The Cabinet War Rooms provided the secret underground headquarters for the core of the British government throughout the Second World War.
The fear that London would be the target of aerial bombardment had troubled the government since the First World War and in 1938 the basement of a Whitehall building was chosen as the site for the Cabinet War Rooms. From 1940 – 1945 hundreds of men and women would spend thousands of vital hours here and it soon became the inner sanctum of the British government.
Following the surrender of the Japanese Forces, the doors to the Cabinet War Rooms were locked on 16 August 1945 and the complex was left undisturbed until Parliament ensured its preservation as a historic site in 1948. Knowledge of the site and access to it remained highly restricted until the late 1970s when the Imperial War Museum began the task of preserving the site and its contents, making them accessible to as wide an audience as possible. In 1984 the main war rooms opened to the public. In 2003 further restoration work opened the ‘Courtyard Rooms’, the rooms where staff would eat, sleep and work in safety.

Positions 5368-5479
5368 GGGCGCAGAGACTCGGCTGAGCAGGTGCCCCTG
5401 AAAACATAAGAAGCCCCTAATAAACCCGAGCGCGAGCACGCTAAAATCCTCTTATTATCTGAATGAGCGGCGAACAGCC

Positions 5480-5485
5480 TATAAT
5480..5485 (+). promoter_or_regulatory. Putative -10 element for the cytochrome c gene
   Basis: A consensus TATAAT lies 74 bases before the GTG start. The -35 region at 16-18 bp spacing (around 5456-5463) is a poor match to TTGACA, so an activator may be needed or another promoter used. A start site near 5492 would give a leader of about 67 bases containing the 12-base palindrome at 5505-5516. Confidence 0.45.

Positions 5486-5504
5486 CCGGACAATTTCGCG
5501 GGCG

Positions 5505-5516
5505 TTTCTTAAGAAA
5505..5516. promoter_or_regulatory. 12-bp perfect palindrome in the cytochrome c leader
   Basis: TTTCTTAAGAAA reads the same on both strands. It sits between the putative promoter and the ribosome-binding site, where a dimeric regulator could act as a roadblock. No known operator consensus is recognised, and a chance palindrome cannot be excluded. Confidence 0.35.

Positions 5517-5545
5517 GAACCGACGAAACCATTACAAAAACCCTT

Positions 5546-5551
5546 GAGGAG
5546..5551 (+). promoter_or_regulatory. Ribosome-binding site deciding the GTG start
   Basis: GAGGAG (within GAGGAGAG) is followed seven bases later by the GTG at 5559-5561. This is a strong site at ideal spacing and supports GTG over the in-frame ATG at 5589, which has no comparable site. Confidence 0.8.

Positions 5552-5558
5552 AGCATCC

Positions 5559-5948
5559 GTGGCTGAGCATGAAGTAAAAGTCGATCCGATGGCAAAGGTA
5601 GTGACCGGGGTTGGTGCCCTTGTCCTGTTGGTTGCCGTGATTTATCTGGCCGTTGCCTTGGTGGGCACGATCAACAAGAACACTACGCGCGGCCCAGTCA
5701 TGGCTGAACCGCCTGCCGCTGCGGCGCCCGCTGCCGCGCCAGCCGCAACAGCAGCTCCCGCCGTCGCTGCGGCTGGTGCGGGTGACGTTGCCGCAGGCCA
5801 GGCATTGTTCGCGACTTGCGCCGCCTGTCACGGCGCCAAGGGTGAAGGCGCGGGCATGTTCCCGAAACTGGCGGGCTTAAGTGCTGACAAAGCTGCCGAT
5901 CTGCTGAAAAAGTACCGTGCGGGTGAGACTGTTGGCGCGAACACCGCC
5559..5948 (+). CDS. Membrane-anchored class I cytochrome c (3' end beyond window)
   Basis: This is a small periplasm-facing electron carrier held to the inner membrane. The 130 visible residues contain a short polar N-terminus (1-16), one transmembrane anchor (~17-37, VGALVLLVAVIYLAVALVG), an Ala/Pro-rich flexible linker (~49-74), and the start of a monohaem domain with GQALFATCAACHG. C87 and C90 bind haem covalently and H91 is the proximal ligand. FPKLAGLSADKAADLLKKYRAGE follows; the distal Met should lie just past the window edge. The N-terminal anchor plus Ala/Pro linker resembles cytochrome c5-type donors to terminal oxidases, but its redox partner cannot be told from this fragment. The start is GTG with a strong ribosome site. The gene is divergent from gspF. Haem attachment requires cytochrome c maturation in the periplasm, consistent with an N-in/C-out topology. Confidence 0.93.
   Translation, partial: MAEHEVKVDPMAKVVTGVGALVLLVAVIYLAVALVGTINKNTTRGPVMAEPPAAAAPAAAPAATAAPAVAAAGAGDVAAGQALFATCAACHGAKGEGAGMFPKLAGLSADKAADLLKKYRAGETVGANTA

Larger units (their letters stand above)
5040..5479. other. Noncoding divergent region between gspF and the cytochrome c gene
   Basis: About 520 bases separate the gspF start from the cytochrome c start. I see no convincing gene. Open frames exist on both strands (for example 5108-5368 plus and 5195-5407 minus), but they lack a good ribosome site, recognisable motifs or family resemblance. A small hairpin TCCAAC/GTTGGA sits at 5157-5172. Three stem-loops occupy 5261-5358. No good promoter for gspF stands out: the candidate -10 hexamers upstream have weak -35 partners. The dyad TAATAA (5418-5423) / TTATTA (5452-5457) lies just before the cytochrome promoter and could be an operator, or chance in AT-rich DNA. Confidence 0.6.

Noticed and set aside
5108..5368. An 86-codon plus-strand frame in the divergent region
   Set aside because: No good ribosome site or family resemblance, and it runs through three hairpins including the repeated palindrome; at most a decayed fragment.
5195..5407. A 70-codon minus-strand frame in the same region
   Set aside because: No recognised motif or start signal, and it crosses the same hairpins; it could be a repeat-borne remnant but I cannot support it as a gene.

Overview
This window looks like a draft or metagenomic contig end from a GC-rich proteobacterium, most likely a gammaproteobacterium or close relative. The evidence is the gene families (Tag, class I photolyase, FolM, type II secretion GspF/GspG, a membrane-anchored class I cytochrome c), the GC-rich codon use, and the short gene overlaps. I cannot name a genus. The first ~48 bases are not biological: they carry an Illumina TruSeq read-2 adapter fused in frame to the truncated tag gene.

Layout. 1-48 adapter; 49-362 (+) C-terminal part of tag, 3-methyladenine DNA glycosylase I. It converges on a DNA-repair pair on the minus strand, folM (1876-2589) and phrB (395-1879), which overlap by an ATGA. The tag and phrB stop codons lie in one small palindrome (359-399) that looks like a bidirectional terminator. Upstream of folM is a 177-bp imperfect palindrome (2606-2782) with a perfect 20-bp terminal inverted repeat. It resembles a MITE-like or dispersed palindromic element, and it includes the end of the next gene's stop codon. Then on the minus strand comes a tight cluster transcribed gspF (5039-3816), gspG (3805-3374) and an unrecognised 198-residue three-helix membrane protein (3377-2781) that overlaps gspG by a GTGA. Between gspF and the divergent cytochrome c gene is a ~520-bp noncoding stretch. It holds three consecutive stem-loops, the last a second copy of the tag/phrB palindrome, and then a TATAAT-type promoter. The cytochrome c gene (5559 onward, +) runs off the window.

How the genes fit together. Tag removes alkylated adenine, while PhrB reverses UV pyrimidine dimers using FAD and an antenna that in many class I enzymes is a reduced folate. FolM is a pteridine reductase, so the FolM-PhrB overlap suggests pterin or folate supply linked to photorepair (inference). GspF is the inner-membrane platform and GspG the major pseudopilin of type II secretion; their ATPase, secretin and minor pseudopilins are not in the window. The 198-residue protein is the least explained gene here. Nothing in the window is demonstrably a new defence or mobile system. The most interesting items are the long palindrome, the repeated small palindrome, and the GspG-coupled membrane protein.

In 2005 we added the only major museum in the world dedicated to Sir Winston Churchill. Its multimedia and uniquely engaging approach provides visitors with a comprehensive overview of Churchill’s life.